True love trumps pair’s disabilities

ANSWERED PRAYERS: Belinda Walton calls Neil Hughes ‘Falconetti’ – a TV character who also wore an eye patch
ANSWERED PRAYERS: Belinda Walton calls Neil Hughes ‘Falconetti’ – a TV character who also wore an eye patch

WE may not have it all together, but together we have it all. These words are used fittingly by Neil Hughes who, because he kept on forgetting that he’d already done it, proposed to Addo author and entrepreneur Belinda Walton five times – to which she answered “YES” every time.

Neil proposed on November 30 last year for the fifth and final time after a church service at Christ Church in Cape Town.

“When Neil proposed to me, I felt so special. I felt like, once again, I was being given a second chance – the first ‘second chance’ being the survival of my accident,” said Belinda.

“We’re together 24/7 anyway, so why not get married? We want to be together and we want to be recognised as husband and wife.”

Neil and Belinda were both involved in car accidents – Neil in 2003 and Belinda in 1998. Neil’s accident happened while making a U-turn in his car, while Belinda’s car collided with a truck that jumped a red robot on a main highway during lunch hour traffic.

“As Jackson Brown Junior says, we should ‘believe in love at first sight’. This is a very romantic notion, but to be honest, I fell in love with Neil before I ever laid eyes on him.

“The fact that he can not only listen to my problems, but also relate to them, means he is holding the trump card!”

Neil, whom Belinda affectionately calls her “Falconetti” – a TV character from the 1970s who also wears an eye patch – broke his neck and suffers from double vision and short-term memory loss.

Belinda cannot walk independently, talk clearly, or use her right arm but “we complement one another because I am Neil’s memory and he is my voice, my legs and my right hand man”.

“These two catastrophic events happened in two different places and cannot be seen as the reason we are together, however, they definitely led us to one another.”

The two were put into contact by mutual friends but, because Neil lived in Cape Town and Belinda in Addo, they communicated via e-mail. After a few months of what Belinda calls “cybernetting”, she invited Neil to be her partner at a friend’s wedding in 2007.

Belinda reminisced on how they met: “Neil arrived a few days before the wedding, which meant we could practise dancing together. As we both suffer from poor and unpredictable balance, dancing is a challenge for the both of us and a very special accomplishment.”

Neil continues the story: “that night we developed a dance that suited us. We call it ‘The Sway’!”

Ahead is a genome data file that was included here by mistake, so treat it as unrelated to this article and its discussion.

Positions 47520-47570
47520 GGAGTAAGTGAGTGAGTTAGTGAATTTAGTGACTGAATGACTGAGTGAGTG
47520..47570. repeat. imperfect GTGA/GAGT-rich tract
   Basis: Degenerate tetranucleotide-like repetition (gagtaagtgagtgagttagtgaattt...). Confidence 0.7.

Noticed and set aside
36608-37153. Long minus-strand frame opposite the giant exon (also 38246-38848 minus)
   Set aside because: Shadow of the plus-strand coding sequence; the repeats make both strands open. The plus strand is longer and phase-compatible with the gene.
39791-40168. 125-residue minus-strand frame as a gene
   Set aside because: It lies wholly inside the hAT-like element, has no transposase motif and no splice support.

When Neil landed in Port Elizabeth, they both wore, as planned, T-shirts announcing, “I am brain-injured, what’s your problem?”

They regularly wear T-shirts that match each other or bear messages like “Chipped Lid” and “Cracked Pot” to show the connection to and commitment they have with each other.

“I love the fact that Neil is patient and can empathise. We can share frustrations. He is without a doubt, the missing puzzle piece in the jigsaw of my life.

“When I am with him I feel complete. Neil sees me as the most beautiful girl in the world and I think he is a total dish.

“I love being with Neil because he makes me feel valuable and we laugh a lot, every day.

“I help him to remember stuff and remain calm, he helps me to get from A to B and to make myself understood. See, we need one another!

ANSWERED PRAYERS: Belinda Walton calls Neil Hughes ‘Falconetti’ – a TV character who also wore an eye patch
ANSWERED PRAYERS: Belinda Walton calls Neil Hughes ‘Falconetti’ – a TV character who also wore an eye patch

“When you are disabled it is very important to be able to laugh (at yourself), we help each other do that.”

The couple “live as swallows” – always together and either with Belinda’s parents in the Eastern Cape on a farm in Addo, or with Neil’s father in Cape Town. They are both classified as unemployable as a result of the life-changing motor vehicle accidents they survived.

Belinda runs a very small computer generated stationery business called Bizzi B and they both do voluntary work at the Fitzpatrick Library in Addo, Kirstenbosch Gardens and the Warehouse, a church affiliated organisation, in Cape Town.

When she met Neil, she had just finished writing her autobiography Belinda: The Brave and Inspiring Story of The Girl Who Never Gave Up.

“It was 10 years, 10 chapters. However, I wrote about the love we share before I published and included an addendum in my book. I decided that the world needs good news, needs to know that prayers are answered,” Belinda said.

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